Hilarious, charming and heartwarming, The Sessions is one of the best films of the year. It’s the true story of Mark O’Brien (John Hawkes), a California-based journalist relegated to a gurney and iron lung because of disabling polio. At the age of 38, he’s still a virgin and, with the blessing of his priest (William H. Macy), Mark hires a sex surrogate (Helen Hunt) to remedy the problem.
Directed by Ben Lewin, The Sessions is now open in select cities with plans to expand over the next few weeks. As that happens, buzz will begin to grow for the film, which makes complete sense considering the source material. This fictional take on a true story is based on the 1997 Oscar-winning Documentary Short Film Breathing Lessons, written and directed by Jessica Yu. It too centers on O’Brien, but instead of using sex as the window to his struggle, the short presents a more traditional, complete portrait of the man.
Check out the Oscar-winner that inspired a potential Oscar-winner after the jump. Read More »
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Note: This is a reprint of my review of The Sessions, formerly The Surrogate, upon its premiere at the 2012 Sundance Film Festival. I’ve changed the name of the film below, but left everything else remains intact. It opens on a limited basis today and is truly one of the year’s most special films.
With 2011 being a rare exception, a Sundance award winner is almost always in the thick of awards season. And while the 2012 Sundance Film Festival has yet to bestow its awards, let alone premiere all the films, I feel confident in saying Ben Lewin‘s The Sessions will likely be in the mix for awards here and possibly next year at the Oscars.
The Sessions is the true story of Mark O’Brien (John Hawkes), a California-based journalist relegated to a gurney and iron lung because of disabling polio. At the age of 38, he’s still a virgin and, with the blessing of his priest (William H. Macy), Mark hires a sex surrogate (Helen Hunt) to remedy the problem.
While the story sounds kind of creepy, pathetic and depressing, The Sessions is exactly the opposite. It’s hilarious, brave and frank about both disabilities and sexuality. It’s a special film which had its world premiere this week in Park City, leading to what looks like a $6m deal for Fox Searchlight to distribute the film. Read more after the jump. Read More »
Posted on Thursday, June 28th, 2012 by Angie Han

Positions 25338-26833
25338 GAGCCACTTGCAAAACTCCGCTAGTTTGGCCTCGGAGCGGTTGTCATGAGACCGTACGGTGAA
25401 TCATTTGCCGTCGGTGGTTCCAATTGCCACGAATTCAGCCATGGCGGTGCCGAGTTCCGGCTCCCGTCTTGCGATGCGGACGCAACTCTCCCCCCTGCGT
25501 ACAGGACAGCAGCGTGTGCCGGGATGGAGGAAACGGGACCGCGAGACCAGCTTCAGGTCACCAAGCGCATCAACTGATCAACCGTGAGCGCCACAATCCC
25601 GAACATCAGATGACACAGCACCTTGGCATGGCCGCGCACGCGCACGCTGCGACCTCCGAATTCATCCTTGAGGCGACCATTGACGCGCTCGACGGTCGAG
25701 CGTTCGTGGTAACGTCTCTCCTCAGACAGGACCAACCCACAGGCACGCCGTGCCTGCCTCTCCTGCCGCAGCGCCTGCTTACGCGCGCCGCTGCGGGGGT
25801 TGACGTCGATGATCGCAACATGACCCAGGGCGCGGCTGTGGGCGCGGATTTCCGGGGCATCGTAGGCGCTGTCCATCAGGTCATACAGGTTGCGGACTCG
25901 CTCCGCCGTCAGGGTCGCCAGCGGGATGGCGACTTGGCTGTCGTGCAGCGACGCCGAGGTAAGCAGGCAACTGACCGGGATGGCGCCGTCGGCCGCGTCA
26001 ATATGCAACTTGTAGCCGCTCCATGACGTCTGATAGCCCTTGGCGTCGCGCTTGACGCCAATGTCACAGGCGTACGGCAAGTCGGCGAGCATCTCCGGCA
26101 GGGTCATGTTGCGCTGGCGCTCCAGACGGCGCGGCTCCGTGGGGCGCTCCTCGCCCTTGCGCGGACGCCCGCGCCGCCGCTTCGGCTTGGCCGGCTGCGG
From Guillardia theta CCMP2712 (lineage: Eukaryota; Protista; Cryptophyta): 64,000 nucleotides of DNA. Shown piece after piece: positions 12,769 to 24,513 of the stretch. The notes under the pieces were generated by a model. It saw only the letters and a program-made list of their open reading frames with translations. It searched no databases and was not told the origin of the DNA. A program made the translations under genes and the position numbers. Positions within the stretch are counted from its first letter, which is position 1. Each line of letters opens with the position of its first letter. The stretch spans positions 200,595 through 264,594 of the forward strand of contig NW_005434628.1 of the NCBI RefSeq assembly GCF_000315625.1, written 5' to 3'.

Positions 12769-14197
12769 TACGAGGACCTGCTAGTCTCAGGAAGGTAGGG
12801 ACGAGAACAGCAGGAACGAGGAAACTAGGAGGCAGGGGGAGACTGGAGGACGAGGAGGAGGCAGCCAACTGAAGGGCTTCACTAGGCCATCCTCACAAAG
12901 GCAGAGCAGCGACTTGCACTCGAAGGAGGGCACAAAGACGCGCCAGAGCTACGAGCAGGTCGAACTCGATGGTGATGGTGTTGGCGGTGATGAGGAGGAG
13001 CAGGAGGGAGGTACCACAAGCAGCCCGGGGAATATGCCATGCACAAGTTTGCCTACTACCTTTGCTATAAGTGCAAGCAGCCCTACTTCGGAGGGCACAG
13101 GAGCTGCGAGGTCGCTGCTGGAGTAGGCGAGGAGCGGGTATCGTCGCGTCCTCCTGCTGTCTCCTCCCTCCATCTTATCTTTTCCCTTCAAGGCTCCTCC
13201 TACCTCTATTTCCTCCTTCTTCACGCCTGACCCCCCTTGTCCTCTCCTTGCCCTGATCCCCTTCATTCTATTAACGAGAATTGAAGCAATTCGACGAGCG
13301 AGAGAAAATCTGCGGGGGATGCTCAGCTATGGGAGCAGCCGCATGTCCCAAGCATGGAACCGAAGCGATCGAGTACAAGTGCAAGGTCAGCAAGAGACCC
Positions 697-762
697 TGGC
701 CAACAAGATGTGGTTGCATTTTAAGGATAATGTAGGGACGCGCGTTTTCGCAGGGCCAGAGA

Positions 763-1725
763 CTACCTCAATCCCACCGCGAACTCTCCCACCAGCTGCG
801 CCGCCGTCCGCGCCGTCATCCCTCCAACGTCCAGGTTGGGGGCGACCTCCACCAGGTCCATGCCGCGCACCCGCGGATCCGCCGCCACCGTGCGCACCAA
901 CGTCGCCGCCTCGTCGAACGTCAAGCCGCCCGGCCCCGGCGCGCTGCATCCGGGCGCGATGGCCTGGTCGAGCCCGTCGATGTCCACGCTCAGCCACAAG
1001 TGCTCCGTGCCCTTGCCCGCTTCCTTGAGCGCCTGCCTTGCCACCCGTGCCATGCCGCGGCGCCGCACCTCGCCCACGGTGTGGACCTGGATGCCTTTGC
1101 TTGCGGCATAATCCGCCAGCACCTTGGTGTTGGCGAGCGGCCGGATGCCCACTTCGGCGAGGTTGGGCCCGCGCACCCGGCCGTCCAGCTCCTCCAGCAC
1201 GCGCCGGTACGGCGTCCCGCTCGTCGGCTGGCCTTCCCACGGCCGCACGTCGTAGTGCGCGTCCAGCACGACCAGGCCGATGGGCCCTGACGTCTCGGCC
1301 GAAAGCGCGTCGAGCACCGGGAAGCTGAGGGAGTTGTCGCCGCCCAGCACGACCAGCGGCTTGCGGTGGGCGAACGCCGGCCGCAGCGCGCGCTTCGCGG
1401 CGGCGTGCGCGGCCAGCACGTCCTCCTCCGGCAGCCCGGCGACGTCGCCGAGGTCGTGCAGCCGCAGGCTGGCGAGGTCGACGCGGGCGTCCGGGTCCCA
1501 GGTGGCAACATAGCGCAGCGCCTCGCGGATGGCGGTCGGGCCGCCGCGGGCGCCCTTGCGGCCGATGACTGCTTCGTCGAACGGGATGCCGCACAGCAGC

The story of a guy trying hard to get laid for the first time has been told and told again in many an R-rated comedy, but Ben Lewin‘s The Sessions isn’t American Pie or even The 40-Year-Old Virgin. Instead, it’s a truth-based drama that’s garnering serious Oscar buzz for its star, John Hawkes. The Martha Marcy May Marlene actor plays poet Mark O’Brien, who’s confined to an iron lung thanks to a long-ago battle with polio. At 38, he decides it’s time to lose his virginity, and he enlists the help of a professional sex surrogate (Helen Hunt) to do so.
The Sessions originally debuted at this year’s Sundance Film Festival under the title The Surrogate, and then briefly changed its name to Six Sessions before settling on The Sessions. But whatever it’s called, it’s proving well-loved. Germain called it “truly breathtaking” and named it one of his favorites of this Sundance 2012, and other critics have been similarly enamored. Watch the first trailer after the jump.
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The title The Surrogate, to me, immediately calls up impressions of a horror film or thriller, but the movie that has had John Hawkes attached is something else entirely. An emotional thriller, perhaps. The Surrogate is based on a true story and will feature the actor as “Mark O’Brien, a paraplegic polio victim who lived most of his life in an iron lung, paralyzed from the neck down.” But that’s only the setup; there’s quite a bit more to the story than that — it addresses a longing to experience one specific aspect of humanity that such a life would be removed from.
He’s now joined by Helen Hunt, playing the role alluded to in the film’s title, and Moon Bloodgood and Rhea Perlman are on board, too. Read More »
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The last couple years have been good for John Hawkes. A career of smallish roles and a few very notable attention-getting turns (a notable Deadwood character, the lead in Me and You and Everyone We Know) led to Easbound and Down. With a raised his profile the actor ended up in the excellent film Winter’s Bone, for which he was nominated for an Oscar. While he didn’t win, that’s a pretty huge step for a guy who audiences might not have recognized on the street just a few years ago.
He’s got a role in the Sundance fave Martha Marcy May Marlene, has shot a part in Steven Soderbergh’s Contagion and is now staying indie with the drama Surrogate, based on the life of poet and journalist Mark O’Brien. Read More »